Back to all reports

Delta Sigma Theta Inc., Las Vegas chapter - $6,972.85 spent on 9 trips
100.0% spent on Democratic Party
0.0% spent on Independent Party
0.0% spent on Republican Party

CLYBURN, JAMES E - Democratic Party
May 31, 2003 - May 31, 2003 (1 days)
Detroit, MI
Purpose - Deliver keynote address to Delta Sigma Theta Sorority regional conference.
Total Cost - $1,158.00

FORD, HAROLD E JR - Democratic Party
July 21, 2002 - July 22, 2002 (2 days)
Atlanta, GA
Purpose - speaker
Total Cost - $753.50

JOHNSON, EDDIE BERNICE - Democratic Party
May 17, 2002 - May 19, 2002 (3 days)
Las Vegas, NV
Purpose - Speaking engagement
Total Cost - $945.00

JONES, STEPHANIE TUBBS - Democratic Party
January 25, 2002 - January 26, 2002 (2 days)
Detroit, MI
Purpose - Keynote speaker
Total Cost - $908.00

JONES, STEPHANIE TUBBS - Democratic Party
July 11, 2003 - July 13, 2003 (3 days)
Boston, MA
Purpose - Keynote speaker
Total Cost - $760.00

JONES, STEPHANIE TUBBS - Democratic Party
August 22, 2003 - August 24, 2003 (3 days)
Seattle, WA
Purpose - Keynote speaker
Total Cost - $758.00

JONES, STEPHANIE TUBBS - Democratic Party
February 21, 2003 - February 22, 2003 (2 days)
Indianapolis, IN
Purpose - Keynote speaker
Total Cost - $850.00

JONES, STEPHANIE TUBBS - Democratic Party
January 28, 2005 - January 29, 2005 (2 days)
Syracuse, NY
Co-sponsor(s): Rancocus Valley Alumni
Purpose - Guest speaker
Total Cost - $555.35

JONES, STEPHANIE TUBBS - Democratic Party
January 23, 2004 - January 25, 2004 (3 days)
New Orleans, LA
Purpose - Keynote Speaker; Annual Founders Day Ceremony
Total Cost - $285.00

American RadioWorks |
Josipa Roksa and Richard Arum, co-authors of Aspiring Adults Adrift. (Photo:  Social Science Research Council)

Ed researchers: Colleges can do more for students, especially in a bad economy

College is worth the investment. College graduates can't find good jobs. Student loan debt keeps rising, and now tops a trillion dollars. What can be done?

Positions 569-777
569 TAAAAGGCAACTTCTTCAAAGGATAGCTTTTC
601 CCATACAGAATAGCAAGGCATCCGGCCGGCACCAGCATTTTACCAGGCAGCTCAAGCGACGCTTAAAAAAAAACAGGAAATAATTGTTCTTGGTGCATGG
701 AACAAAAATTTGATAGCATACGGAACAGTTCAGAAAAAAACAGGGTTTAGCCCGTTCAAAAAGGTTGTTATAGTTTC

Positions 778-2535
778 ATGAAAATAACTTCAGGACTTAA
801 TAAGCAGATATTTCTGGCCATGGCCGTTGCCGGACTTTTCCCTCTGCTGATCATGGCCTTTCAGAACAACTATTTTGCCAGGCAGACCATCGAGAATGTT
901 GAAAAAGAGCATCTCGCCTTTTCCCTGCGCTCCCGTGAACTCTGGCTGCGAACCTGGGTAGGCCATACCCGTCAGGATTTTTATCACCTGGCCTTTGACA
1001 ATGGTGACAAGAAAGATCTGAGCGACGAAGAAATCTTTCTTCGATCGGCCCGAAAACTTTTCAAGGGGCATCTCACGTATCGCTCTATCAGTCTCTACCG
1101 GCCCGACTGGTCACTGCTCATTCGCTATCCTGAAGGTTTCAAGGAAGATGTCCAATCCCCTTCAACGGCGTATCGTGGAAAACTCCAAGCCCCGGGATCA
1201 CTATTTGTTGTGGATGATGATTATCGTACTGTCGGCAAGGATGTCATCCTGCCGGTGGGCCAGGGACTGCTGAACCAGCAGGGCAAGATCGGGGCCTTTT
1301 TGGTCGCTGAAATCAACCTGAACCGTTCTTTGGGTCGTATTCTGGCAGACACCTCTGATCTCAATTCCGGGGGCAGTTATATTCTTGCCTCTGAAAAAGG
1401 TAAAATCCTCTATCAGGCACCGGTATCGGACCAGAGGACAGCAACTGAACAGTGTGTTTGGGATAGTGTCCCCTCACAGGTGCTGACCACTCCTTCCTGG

Recent Posts

  • 09.17.14

    A company short on skilled workers creates its own college-degree program

    At a Toyota plant in Kentucky, young people are learning how to fix robots, earning associate's degrees and graduating with jobs that pay up to $80,000 a year.
  • 09.11.14

    A 21st-century vocational high school

    For years, vocational education was seen as a lesser form of schooling, tracking some kids into programs that ended up limiting their future opportunities. Today, in the nation's best vocational programs, things are different.
  • 09.10.14

    Career academies: A new twist on vocational ed

    Across the country, thousands of high schools are transforming into career academies. The idea is that students will be more engaged if they see how academics are connected to the world of work. And they’ll be more likely to get the postsecondary schooling they need to support themselves in today’s economy.
  • 09.09.14

    The troubled history of vocational education

    Vocational education was once used to track low-income students off to work while wealthier kids went to college. But advocates for today's career and technical education say things have changed, and graduates of vocational programs may have the advantage over graduates of traditional high schools.